Trek’s intention for this bike is clear: it functions equally with or without pedal assistance. To accomplish this, owners can remove their battery and replace it with a cover (extra purchase) to save over 6lbs, leaving you with a 23lb bike, lighter than most regular road bikes.
The Fazua Evation motor makes it possible to fit a front derailleur and remain with the standard 2x road bike drivetrain. The extra chainring with a wide cassette ensures you can always find the right gear, motor or not.
Finally, this bike is also compatible with aftermarket accessories and wider tires suitable for bike touring, further motivating the inclusion of a double chainring.
Electric Bikes with Internal Gearing
Internal gearing is often used on belt-drive eBikes
A belt drive with an internally geared hub (IGH) is another alternative to the single chainring.
Modern IGH technology such as Enviolo or Sturmey Archer is quickly catching up to regular cassettes. For example, some Enviolo hubs offer gear ranges over 500%, putting them on par with some 12-speed MTB cassettes.
In addition, these hubs significantly reduce drivetrain complexity and are not subject to wear like traditional drivetrains. All of this makes for a massively extended lifetime, especially when combined with a belt drive. These longevity and maintenance-free characteristics make an IGH an excellent choice for many e-bike riders, especially commuters.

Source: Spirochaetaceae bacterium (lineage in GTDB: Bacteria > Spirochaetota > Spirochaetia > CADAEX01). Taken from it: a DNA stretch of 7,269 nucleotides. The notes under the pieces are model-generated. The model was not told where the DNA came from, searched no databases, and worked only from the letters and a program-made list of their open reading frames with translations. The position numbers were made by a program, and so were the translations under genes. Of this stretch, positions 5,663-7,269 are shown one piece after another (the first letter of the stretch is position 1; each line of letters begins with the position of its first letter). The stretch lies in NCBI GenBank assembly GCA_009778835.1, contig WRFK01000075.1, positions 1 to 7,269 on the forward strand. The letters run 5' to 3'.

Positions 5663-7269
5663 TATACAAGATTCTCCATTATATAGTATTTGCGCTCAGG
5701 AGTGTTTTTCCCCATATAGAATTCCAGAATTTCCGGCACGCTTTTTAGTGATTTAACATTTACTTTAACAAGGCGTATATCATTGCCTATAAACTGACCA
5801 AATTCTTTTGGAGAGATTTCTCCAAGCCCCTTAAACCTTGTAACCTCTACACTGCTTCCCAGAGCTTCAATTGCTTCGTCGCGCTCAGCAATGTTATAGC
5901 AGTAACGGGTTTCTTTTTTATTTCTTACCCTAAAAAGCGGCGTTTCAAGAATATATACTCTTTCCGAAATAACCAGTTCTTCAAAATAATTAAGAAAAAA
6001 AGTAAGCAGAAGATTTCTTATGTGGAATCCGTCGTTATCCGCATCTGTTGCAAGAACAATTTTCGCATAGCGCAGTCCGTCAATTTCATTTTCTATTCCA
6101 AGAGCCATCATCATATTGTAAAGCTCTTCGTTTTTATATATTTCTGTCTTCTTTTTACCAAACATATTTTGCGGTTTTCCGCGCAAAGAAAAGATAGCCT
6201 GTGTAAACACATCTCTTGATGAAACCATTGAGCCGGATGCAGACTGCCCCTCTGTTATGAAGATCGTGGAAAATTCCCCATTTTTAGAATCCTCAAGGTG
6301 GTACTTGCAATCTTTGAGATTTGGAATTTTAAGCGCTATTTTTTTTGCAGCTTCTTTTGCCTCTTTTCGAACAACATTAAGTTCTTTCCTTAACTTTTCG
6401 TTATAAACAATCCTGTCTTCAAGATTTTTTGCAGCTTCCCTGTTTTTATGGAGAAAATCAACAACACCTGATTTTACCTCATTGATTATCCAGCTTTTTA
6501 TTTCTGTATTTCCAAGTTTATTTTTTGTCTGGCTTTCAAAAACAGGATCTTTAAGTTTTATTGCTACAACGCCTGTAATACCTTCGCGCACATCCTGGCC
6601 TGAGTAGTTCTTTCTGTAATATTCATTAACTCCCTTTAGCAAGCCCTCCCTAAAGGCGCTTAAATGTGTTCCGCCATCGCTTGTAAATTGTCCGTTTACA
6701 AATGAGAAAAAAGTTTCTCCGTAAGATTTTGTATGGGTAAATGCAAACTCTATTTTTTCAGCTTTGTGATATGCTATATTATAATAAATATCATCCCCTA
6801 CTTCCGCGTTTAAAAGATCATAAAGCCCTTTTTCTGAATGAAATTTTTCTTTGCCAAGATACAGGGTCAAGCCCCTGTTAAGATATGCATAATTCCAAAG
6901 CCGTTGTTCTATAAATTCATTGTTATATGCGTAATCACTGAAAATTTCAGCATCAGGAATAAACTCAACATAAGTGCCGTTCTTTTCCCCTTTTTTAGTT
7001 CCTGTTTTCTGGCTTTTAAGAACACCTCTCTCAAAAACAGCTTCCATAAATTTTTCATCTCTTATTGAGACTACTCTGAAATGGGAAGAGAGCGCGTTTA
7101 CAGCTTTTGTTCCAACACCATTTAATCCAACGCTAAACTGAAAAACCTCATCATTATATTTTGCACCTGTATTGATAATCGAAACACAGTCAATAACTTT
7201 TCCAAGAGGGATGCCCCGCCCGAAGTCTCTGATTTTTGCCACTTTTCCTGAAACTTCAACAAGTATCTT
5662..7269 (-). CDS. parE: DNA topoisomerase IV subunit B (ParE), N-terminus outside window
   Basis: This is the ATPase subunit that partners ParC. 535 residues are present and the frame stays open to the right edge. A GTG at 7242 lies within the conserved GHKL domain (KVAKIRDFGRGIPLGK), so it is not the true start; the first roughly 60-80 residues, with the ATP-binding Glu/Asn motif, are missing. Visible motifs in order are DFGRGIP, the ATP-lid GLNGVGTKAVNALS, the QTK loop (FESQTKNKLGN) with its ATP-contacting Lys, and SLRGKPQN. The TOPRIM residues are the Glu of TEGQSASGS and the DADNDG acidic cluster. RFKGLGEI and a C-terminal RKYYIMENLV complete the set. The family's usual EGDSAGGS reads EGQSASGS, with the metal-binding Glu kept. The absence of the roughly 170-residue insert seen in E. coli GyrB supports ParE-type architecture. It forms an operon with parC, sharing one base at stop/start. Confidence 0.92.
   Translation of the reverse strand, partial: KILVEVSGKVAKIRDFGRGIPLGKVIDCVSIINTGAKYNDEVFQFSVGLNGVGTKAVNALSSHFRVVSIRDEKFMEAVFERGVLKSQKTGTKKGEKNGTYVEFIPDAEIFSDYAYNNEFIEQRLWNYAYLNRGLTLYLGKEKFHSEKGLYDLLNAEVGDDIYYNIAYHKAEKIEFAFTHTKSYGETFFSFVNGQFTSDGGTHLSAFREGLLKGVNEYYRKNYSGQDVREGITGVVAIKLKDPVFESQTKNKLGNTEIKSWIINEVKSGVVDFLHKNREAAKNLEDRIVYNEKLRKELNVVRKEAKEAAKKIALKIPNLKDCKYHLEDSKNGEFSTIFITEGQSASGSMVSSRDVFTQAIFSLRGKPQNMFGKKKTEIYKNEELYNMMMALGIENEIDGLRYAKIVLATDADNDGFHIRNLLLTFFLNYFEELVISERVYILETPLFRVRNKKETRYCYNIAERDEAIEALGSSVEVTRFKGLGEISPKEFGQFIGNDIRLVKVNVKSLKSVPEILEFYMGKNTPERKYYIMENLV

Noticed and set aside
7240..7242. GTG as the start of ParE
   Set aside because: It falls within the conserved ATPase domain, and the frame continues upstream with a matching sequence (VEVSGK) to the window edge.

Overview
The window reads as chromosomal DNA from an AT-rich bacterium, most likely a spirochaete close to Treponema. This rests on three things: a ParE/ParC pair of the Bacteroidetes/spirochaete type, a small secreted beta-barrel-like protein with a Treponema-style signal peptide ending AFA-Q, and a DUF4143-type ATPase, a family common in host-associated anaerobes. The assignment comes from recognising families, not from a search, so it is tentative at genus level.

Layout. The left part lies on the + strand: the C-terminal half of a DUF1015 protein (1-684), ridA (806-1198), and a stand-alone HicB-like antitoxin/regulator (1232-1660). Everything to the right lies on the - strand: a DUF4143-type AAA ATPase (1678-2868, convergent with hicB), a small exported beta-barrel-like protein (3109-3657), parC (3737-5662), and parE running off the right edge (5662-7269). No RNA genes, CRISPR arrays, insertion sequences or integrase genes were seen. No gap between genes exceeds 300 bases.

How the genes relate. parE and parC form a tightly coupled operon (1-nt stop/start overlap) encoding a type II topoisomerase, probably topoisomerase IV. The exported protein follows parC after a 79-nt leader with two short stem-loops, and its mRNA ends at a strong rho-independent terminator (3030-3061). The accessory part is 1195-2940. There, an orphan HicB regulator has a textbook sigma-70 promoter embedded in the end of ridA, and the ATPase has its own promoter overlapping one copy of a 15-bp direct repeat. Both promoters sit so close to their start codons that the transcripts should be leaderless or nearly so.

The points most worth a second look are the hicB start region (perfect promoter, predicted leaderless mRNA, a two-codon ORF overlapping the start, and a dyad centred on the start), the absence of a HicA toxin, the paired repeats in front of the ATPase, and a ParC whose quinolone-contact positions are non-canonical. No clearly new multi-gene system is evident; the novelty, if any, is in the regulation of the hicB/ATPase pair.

After careful thought about this area, a few reasons stand out to explain why most electric bikes (even cheap ones) favor 1x drivetrains over 2x.
- Cheaper – 1×7-speed drivetrains have fewer components than 2x, making them more affordable to buy/manufacture
- Lighter – Fewer components means less weight, which is especially important to electric bikes
- Durability – Fewer moving parts means less can go wrong, resulting in a longer average drivetrain lifetime
- Sufficient – E-bike motors offer more than enough to make up for a narrow gear range
- Compatibility – 1x drivetrains are universally compatible with motor types and brands
Given these reasons, it makes sense that more and more e-bikes will feature a 1x drivetrain, especially considering wide-range cassette technology is less than a decade old and likely to continue improving.
Who knows, maybe one day even road bikes will have 1x drivetrain as the standard?